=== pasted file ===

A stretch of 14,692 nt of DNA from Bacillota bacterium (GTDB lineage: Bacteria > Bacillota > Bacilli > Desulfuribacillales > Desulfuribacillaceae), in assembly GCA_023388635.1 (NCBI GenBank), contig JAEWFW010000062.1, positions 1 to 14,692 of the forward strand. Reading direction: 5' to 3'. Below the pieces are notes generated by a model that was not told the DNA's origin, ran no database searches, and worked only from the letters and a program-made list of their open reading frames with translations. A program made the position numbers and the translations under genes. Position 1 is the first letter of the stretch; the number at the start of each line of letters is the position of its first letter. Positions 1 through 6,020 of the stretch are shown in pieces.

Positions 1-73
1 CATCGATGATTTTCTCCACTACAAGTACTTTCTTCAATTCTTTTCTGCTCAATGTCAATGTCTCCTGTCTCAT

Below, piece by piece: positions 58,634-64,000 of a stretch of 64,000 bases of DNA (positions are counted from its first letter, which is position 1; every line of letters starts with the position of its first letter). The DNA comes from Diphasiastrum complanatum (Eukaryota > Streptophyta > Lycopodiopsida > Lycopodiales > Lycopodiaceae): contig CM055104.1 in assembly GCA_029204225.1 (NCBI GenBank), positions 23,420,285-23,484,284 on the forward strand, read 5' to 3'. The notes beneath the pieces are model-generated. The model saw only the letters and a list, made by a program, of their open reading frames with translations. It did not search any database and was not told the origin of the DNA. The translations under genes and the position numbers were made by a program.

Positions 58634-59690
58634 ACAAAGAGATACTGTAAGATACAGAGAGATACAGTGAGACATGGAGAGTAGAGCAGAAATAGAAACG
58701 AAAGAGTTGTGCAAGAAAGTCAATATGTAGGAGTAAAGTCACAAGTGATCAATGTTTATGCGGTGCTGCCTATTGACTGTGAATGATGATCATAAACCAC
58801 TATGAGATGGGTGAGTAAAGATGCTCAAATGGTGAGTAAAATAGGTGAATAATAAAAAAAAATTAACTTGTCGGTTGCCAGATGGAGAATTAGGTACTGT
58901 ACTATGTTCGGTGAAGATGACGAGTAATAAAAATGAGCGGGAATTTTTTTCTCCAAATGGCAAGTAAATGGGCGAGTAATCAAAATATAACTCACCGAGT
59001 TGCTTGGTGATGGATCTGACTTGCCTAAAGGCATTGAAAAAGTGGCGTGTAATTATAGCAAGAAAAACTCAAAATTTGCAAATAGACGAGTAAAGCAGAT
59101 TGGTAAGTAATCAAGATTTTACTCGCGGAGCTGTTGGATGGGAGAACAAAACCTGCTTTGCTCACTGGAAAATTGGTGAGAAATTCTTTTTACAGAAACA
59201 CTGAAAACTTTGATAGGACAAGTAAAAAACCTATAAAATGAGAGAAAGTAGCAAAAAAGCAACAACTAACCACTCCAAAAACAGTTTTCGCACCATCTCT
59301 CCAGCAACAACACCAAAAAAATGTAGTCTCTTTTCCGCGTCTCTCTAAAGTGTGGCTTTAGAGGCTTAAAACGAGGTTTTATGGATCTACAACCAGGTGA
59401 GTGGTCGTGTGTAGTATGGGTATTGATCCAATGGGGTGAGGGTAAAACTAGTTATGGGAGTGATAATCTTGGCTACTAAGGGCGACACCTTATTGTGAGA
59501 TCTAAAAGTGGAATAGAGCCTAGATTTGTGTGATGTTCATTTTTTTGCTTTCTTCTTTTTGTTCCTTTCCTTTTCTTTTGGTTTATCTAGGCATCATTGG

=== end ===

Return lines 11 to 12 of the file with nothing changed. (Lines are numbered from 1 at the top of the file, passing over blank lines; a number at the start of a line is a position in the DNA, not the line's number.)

59101 TGGTAAGTAATCAAGATTTTACTCGCGGAGCTGTTGGATGGGAGAACAAAACCTGCTTTGCTCACTGGAAAATTGGTGAGAAATTCTTTTTACAGAAACA
59201 CTGAAAACTTTGATAGGACAAGTAAAAAACCTATAAAATGAGAGAAAGTAGCAAAAAAGCAACAACTAACCACTCCAAAAACAGTTTTCGCACCATCTCT